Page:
Spire Hospitality, one of the nation's leading and most respected hotel management companies, identifies and implements green initiatives across its nearly two-dozen managed properties, aiding in the reduction of the environmental impact of the industry, serving as good stewards for the earth's resources and the communities where each hotel calls home and forecasting how integrating simple, sustainable practices can positively impact the bottom line. Tim Foley, vice president of operations, shares insight into which green practices are most easily implemented and how to encourage and measure the environmental and financial impact of green tourism. READ MORE

Scott Parisi

If you live in an area that has had a McDonalds or Starbucks pop up you may have noticed they are erected within days. In these smaller structures the strategy to build in a modular fashion has given operators an incredible advantage. In the retail world ringing the register in record time is a huge advantage. With hospitality facilities being much more complex is modular construction going to go mainstream? We will explore challenges & opportunities for hoteliers to adapt the modular strategy. We will also look at the upside potential towards sustainability as the industry matures. READ MORE

Brett Byers

Energy use reduction is a key factor in sustainability initiatives for hotels. Determining how to lessen energy usage and the environmental footprint of a hotel is the first step on a road that is ever-changing and evolving. The move towards more environmentally-friendly practices in the hospitality industry continues to prove its benefits on conscience, morale, and costs. Continuously implementing eco-friendly practices often reaps environmental, financial and social benefits that drive success. We've outlined the steps that hotel owners and managers can take to ensure a healthier environment and bottom line. READ MORE

Ann Brown

As spa industry professionals, health and well-being are at the center of our business, and it's a focus that extends much further than the hands-on treatments we provide. The choices we make every day, from the products we use to the habits we cultivate, have the potential for positive impact — a win for our clients, our industry and our environment as a whole. By focusing on three simple elements, you can create an intentional strategy for change and actively reduce your spa's eco-footprint. So take note of these suggestions — and prepare for positive impact ahead. READ MORE

Tim Trefzer

After years of notoriety, many hospitality ventures have embraced the focus of environmental sustainability. In fact, some are even considered leaders in the movement to combat climate change by engaging stakeholders through education, building certifications, and transparent reporting. With new and unprecedented global volatility and interconnectedness, the marketplace has required a shift to planning for long-term resiliency. Recognizing the relationship between short-term decisions and overall business strategy has never been more important. By proactively engaging stakeholders and combing through trends, the hospitality industry has the opportunity to leverage its influence and create meaningful shifts in its local and global environment. READ MORE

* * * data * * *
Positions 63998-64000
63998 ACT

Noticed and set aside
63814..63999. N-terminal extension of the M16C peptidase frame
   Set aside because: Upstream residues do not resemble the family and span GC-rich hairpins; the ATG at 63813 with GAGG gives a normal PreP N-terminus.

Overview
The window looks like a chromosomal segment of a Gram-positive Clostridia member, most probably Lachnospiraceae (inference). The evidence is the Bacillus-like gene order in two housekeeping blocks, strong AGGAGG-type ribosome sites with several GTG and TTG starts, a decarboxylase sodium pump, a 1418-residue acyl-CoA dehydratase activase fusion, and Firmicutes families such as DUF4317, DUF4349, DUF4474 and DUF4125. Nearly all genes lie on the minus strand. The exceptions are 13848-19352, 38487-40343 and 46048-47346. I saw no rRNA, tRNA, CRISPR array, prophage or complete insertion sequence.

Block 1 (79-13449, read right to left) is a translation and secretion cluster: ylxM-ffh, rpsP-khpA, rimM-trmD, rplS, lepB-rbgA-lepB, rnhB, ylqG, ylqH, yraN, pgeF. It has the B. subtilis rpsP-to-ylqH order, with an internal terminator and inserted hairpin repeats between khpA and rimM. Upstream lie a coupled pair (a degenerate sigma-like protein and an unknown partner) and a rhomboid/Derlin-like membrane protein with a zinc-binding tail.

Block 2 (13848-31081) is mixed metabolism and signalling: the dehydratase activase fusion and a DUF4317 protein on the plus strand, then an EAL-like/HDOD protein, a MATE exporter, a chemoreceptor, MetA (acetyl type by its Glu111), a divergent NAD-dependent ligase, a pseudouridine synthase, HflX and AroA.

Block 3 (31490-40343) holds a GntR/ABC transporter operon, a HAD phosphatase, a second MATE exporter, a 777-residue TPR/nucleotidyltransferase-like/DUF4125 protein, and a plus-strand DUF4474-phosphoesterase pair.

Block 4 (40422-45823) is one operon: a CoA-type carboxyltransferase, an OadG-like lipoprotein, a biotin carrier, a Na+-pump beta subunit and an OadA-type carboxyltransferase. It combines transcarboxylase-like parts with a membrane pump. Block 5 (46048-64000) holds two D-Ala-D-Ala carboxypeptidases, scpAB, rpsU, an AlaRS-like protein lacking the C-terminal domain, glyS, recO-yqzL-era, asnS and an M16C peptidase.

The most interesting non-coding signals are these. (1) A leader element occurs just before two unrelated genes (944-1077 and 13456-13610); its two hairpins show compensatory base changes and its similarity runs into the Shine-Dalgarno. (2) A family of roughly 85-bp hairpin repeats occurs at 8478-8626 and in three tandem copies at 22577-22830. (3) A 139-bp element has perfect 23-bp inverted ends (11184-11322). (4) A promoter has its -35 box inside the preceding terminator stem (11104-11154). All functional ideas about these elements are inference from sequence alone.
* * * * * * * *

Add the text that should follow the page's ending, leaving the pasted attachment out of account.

Robert Allender

A hotel's energy use is complex and impactful. If not dealt with well, if the moving parts of a hotel's energy-use ecosystem are not recognized and prioritized, if progress is not made on the priority items, if efforts are ad hoc not connected and synergized, then the combined drag on a hotel's success will be substantial. Meeting this challenge well will result in a hotel's energy-use ecosystem become a strength, a competitive advantage for attracting corporate and MICE accounts, talent, and investment (or at least for Owner/investor contentment). The maturity model is a tool to bring about this outcome. READ MORE

Benjamin Lephilibert

There's an old story about an economist who found a $100 bill laying on the ground, but didn't bother to bend over and pick it up. When he was asked why, he said that if it had been real, someone would have already picked it up. We find this story similar to the way food waste is treated in the hotel industry, wherein it's usually assumed that those resources are already being optimized. But in reality, most large hotels unfortunately send hundreds of thousands of dollars to the landfill each year. READ MORE

Circe Sher

While sustainability and luxury were once considered contradictory terms, particularly in hospitality where heating and cooling comprise a large portion of a building's energy use, trends in customer priorities and technological advances have made it possible to offer guests luxurious stays while also minimizing environmental impacts and enhancing guest health and wellness. Indeed, as the push towards sustainability progresses, focus is shifting from merely reducing the energy impacts of a building to eliminating them altogether. As shown in Piazza Hospitality's Hotel Sebastopol project, net zero energy buildings, where all energy needed for operations is produced on-site, are now an attainable goal READ MORE

Matthew Lobach